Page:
Understanding the purpose behind the user’s query and producing content that reflects it are necessary for optimising for search intent. Here are some pointers for improving for search intent:

Examine the top-ranking pages for your goal term in the SERPs and take note of the material that is displayed. You’ll get a sense of the content structure and format Google favours for that specific keyword from this.

Employ pertinent keywords: Ensure that the keywords in your article correspond to the user’s goal. To find the keywords that are most appropriate for your content, use programmes like Google Keyword Planner or Ahrefs.

Concentrate on providing high-quality content that adds value to the user. Your material must respond to the user’s query and fulfil their intent.

Analyze user activity on your website to acquire insights about the type of material they are looking for. This will enable you to develop material that is more relevant to their search intent.

Case study: OK SEO, but “dubious” finalized funnel

Let me take an example that has just happened under my eyes: a communication agency that has inserted, evidently after having positioned itself on Google, a call to action with anchor text with the exact key + a video presentation of its company.

All in a rather atypical context, that is, an article that talks about something completely different . If you have published an article that even appears in zero position for, take into account, ” haul the mainsail ” (it’s an example invented to hide the actual one), what I found was that the authors thought of inserting a paragraph with call to action to the services they offer on that site, which are however of a completely different nature .

Would you click on a banner that sells sailboats on a page that talks about auto parts?

Without quoting or inserting the screenshot in question (which I’m sure would only annoy those who did this “thing”, thus diluting the illustrative purpose of my article), the situation is like this:

  1. website in zero position for search how to haul the mainsail (invented example);
  2. content of the positioned page relevant (and quite a lot) to the query, but with the insertion of a paragraph in which a sort of self-promotion is done inserted into the content , which however has absolutely nothing to do with the search intent of which above. To clarify: if I’m looking for how to trim the mainsail, I mean a step-by-step procedure, a guide, certainly not the marketing of whoever wrote the article.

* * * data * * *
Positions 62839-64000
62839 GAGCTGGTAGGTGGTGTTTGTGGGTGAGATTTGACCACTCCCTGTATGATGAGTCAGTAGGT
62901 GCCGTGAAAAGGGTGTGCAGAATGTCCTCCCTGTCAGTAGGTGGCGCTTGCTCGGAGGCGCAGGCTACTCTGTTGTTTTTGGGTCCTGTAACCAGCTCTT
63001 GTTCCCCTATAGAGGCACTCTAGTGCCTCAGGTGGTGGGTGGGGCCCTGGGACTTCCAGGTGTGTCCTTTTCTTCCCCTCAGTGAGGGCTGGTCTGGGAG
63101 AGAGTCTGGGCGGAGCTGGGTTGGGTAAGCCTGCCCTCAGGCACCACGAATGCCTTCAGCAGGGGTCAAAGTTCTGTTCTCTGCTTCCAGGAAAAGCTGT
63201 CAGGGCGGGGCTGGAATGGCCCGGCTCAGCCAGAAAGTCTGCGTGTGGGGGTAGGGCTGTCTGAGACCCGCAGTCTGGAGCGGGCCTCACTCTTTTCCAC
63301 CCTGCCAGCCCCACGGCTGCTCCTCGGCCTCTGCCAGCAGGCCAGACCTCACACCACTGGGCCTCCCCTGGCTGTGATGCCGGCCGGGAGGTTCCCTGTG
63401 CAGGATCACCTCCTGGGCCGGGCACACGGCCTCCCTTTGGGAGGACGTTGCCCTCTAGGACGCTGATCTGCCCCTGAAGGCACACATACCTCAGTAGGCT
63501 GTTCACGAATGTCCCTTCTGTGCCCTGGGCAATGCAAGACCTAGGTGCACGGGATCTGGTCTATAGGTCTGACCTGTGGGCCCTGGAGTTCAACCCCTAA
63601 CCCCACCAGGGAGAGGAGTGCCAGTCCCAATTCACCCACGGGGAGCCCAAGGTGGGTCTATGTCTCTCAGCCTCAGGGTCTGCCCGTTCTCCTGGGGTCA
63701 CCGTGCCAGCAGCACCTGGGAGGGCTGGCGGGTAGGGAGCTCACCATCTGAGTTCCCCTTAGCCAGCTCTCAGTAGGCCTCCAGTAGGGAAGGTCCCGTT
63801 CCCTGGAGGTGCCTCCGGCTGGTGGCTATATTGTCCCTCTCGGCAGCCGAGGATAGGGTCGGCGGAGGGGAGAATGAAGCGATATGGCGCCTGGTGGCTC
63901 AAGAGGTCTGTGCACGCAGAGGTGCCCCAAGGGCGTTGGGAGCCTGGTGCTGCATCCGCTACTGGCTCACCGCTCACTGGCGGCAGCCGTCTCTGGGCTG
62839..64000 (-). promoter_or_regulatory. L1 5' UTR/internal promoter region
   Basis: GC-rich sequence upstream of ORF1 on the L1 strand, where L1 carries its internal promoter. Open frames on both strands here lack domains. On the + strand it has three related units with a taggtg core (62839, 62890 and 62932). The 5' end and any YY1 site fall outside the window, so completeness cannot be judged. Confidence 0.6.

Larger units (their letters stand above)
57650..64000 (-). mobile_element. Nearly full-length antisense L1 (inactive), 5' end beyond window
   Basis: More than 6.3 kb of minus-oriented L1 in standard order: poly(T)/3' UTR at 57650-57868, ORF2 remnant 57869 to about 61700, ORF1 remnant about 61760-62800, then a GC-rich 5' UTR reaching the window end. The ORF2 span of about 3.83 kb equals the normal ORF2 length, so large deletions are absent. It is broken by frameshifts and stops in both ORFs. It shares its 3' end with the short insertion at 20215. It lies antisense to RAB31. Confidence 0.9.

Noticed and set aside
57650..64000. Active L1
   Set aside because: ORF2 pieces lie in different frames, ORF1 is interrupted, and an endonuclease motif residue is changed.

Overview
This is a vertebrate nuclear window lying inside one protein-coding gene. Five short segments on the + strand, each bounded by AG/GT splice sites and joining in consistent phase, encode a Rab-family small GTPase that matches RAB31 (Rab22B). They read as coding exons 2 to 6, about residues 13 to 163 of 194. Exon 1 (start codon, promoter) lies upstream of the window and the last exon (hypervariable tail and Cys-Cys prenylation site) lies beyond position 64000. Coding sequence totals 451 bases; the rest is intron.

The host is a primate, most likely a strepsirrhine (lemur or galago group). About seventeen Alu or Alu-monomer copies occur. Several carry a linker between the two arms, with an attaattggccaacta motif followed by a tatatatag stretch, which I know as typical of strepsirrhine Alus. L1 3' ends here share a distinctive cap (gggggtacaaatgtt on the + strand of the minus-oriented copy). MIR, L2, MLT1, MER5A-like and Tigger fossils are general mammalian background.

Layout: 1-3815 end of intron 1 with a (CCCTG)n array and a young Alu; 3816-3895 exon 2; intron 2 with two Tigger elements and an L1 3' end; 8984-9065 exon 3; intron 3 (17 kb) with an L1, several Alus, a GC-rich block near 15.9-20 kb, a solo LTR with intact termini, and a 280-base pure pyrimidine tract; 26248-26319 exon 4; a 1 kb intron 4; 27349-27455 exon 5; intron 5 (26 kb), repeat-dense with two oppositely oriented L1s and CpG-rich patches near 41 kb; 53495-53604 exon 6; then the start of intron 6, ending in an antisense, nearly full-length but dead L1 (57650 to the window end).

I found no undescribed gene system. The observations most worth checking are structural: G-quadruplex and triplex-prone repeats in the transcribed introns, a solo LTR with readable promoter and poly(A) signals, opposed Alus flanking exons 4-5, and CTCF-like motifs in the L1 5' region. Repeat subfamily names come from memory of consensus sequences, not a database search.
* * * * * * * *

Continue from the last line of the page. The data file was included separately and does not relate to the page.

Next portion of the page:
Many sites snub / don’t care about search intent

It seems to me that, net of the “good intentions” of the company in question (which are not discussed as such, obviously), there is a problem of missing placement of the search intent . Even assuming that this positioning remains first on Google, in fact – and I have very strong doubts about it, for what it’s worth –  most of the people who arrive on that page will look for a way to shit the rand, without taking care of that insert in the slightest .

As I said just now, in fact, the positioned article is an “ Aranzulla model ” tutorial, as many happen to see on the web, also written well and, naturally, credit to the credit for having it well positioned.

But here comes the slightly naughty question: what do they do with that traffic from search engines? Little or nothing, I’d say, given that whoever is looking for that topic – that nothing, I repeat, will have to do like this, right off the bat with a communication agency – and I doubt he can make a speech like

“wow, interesting, here’s a communication agency to entrust my startup to: now I’m contacting them, go.but wait, I’ll finish reading how to trim the mainsail first”.

The funnel is absolutely illogical, the user’s navigation flow is a disaster and it wouldn’t surprise me to see very high bounce rates in that site’s Google Analytics. All this to say that, sometimes, simply being shrewd or feeling shrewd is not enough, and that maybe we should think better even just at a marketing level.


Understanding search intent is important in SEO because it can help you develop content that better matches the user’s search query. You may increase your website’s ranks, attract more traffic, and give people with relevant content by optimising for search intent. Follow the advice in this tutorial to strengthen your SEO strategy and optimise your content for search intent.